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It’s tough to know what, exactly, to make of the Oilers’ start. The usual red flags are being raised about the rock on which their record is built – 7-2-2 is great, 7-2-2 while being outshot and relying on unsustainable goaltending is less so. With that said, they’ve been torched shotwise in two games and one of those was against one of the best possession teams in the league (Washington) while the other was the second half of a back to back, played at altitude.
As has been noted in a number of places, Tom Renney is really matching lines this year. (Data is pre-Blues game.) He’s not only matching lines against other lines but he’s matching lines against places on the ice. Jordan Eberle (66.7%), Taylor Hall (64.4%), Ryan Nugent-Hopkins (62.5%), Ryan Smyth (32.5%), Ryan Jones (30.1%), and Shawn Horcoff (27.7%) all have notable ratios of faceoffs in the offensive zone to faceoffs in the defensive zone. The chart at left is a summary of data from the last four years relating to faceoff ratio, based on the 1209 forwards to have played at least 40 games and 10 minutes a night. So, for example, just .7% of players have had between 65% and 70% of their faceoffs in the offensive zone.
You can see, therefore, that Renney’s running is at the edges of what’s been accomplished in the NHL over the past four years. Just 1.7% of players have had 35% or fewer of their faceoffs in the offensive zone – Smyth, Jones and Horcoff would all join that group if Renney ran his bench this way for the rest of the year. On the flip side of that, only 5.3% of players have had 60% or better of their faceoffs in the offensive zone – Eberle, Hall and Nugent-Hopkins are all on pace to join that group. In fact, the groups of three both have a decent shot at being in the most favourable and least favourable 1% in terms of faceoff starts, respectively – the cutoff is currently at around 65.4% on the fun end and 33.2% on the hard end – four of them would qualify if trends hold. This is a remarkable turnaround from the past couple years, where it appeared that the coaches basically just opened the gates, like a father coaching an atom house team.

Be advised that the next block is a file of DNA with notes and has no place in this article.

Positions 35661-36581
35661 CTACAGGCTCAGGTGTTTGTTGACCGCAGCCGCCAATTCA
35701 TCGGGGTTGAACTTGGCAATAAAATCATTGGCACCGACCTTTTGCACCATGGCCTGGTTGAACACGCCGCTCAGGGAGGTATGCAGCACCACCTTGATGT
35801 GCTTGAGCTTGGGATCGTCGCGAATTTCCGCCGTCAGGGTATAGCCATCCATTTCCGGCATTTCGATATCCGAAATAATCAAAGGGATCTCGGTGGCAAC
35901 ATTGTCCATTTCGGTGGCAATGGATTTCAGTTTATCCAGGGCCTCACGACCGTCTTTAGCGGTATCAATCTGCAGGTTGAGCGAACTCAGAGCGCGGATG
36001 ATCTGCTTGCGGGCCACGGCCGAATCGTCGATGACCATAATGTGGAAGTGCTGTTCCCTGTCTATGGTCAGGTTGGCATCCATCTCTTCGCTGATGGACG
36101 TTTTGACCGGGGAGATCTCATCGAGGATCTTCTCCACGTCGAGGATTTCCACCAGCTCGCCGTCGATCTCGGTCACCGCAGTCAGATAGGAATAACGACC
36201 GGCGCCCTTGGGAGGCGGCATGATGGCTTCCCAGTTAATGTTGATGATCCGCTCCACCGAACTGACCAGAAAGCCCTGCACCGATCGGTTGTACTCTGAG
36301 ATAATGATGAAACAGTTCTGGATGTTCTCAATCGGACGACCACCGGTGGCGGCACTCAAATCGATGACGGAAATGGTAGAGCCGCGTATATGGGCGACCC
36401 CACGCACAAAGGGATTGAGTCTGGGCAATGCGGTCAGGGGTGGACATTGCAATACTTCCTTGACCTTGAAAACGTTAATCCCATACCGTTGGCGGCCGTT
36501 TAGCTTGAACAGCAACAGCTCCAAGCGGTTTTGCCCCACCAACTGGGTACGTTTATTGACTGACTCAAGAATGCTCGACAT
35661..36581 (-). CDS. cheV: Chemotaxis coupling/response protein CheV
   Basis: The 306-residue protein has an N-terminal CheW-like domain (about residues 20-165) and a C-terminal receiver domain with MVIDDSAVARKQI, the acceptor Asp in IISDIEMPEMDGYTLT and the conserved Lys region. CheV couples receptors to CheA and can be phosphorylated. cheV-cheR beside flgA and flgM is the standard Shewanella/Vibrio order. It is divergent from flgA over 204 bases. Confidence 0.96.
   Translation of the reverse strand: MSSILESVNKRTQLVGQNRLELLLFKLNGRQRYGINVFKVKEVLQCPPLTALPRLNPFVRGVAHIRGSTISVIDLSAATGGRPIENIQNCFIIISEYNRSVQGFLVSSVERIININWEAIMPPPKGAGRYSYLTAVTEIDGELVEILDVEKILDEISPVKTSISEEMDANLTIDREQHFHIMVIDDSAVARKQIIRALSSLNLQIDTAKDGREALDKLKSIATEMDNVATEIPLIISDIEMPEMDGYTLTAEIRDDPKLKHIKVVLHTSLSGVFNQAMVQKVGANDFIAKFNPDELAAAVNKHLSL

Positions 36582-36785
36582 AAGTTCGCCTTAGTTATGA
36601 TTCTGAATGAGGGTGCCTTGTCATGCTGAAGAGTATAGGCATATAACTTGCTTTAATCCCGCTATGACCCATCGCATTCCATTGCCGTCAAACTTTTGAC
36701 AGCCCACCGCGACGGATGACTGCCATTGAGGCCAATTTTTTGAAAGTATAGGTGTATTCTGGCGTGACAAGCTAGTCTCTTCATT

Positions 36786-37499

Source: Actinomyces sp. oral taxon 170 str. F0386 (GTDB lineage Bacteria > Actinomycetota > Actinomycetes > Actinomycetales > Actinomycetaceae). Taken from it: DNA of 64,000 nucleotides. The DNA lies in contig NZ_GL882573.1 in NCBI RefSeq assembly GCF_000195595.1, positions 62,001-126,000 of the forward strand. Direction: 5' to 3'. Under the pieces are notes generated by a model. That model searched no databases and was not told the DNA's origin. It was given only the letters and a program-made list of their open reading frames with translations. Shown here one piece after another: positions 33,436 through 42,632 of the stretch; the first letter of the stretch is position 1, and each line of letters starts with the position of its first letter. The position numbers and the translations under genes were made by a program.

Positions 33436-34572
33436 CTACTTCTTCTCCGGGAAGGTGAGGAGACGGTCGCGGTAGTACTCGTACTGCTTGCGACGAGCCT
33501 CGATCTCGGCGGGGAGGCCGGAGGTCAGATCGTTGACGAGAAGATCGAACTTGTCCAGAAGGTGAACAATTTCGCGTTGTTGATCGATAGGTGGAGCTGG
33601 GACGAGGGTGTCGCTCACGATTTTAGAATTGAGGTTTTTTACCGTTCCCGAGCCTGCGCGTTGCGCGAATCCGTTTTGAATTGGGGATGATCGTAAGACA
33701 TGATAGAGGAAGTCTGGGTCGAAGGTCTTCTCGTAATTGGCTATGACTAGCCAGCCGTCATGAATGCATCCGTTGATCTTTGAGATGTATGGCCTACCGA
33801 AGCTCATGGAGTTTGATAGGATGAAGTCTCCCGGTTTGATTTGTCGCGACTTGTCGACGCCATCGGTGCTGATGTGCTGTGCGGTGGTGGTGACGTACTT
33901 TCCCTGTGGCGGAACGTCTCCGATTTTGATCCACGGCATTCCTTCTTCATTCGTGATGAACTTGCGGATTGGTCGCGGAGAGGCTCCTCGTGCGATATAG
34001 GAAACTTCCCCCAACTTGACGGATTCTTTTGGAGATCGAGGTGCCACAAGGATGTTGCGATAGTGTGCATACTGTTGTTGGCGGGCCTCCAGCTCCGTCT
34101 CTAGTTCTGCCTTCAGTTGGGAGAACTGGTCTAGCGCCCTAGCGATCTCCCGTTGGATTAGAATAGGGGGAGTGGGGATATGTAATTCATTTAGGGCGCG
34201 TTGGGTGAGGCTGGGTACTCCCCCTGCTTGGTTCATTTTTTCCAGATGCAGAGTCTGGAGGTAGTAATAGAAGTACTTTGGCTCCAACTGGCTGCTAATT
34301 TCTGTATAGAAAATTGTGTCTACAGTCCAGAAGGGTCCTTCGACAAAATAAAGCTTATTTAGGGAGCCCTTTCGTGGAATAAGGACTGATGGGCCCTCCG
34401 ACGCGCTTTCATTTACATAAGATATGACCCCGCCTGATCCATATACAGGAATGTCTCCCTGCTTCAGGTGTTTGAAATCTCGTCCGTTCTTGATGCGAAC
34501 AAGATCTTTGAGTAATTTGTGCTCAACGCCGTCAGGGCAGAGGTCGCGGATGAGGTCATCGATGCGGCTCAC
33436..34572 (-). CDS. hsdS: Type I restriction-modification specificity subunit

The third column in the table above is the average percentage of the shots taken by the various groups when they’re on the ice. So, for example, guys who enjoy between 65% and 70% of the offensive zone faceoffs have averaged 56.7% of the shots over the past four years; guys who are on the ice for between 25% and 35% offensive zone faceoffs average about 46% of the shots. It’s a pretty big structural difference and presumably explains a lot of the shot numbers for those players, as are set out below:
There’s a ton of fascinating things going on from a coaching perspective, and some worrying things as the Oilers play ten of their next twelve on the road. Some graphs:
I’ve defined “best players” as Iginla, J. Staal, M. Koivu, Ovechkin, Stastny, D. Sedin, Gaborik, Arnott and Legwand. Your mileage may vary.
So what does this tell us? The young fellows have been absolutely torched in their limited road sample to date, getting around 30% of the shots when they’re on the ice. When they’re at home, they’ve been sheltered to a level that I don’t recall ever seeing before – I was fiddling around with Darcy Hordichuk’s numbers from last year after he made his silly comment about hitting the Sedins (despite not really being allowed on the ice against guys like the Sedins) and his sheltering wasn’t that extreme. They’re basically playing in a different, lesser league than Horcoff/Smyth/Jones, who have faced what you could quite fairly call an Olympian level of competition so far.
The next twelve games will tell us a lot, I think, about whether the Oilers are going to be in the playoff discussion this year. It’s going to be absolutely fascinating to see whether the young guys continue to get destroyed on the road and the extent to which Renney is going to be able to protect them. I would expect that he’ll get into a pattern of throwing them over the boards every time the opposition’s first line comes off, something that, outside of Minnesota, he’s had some luck in doing so far. The Oilers have played so few road games to date that you can’t really conclude anything yet. By the end of November, we should have a much better idea as to how things are likely to play out.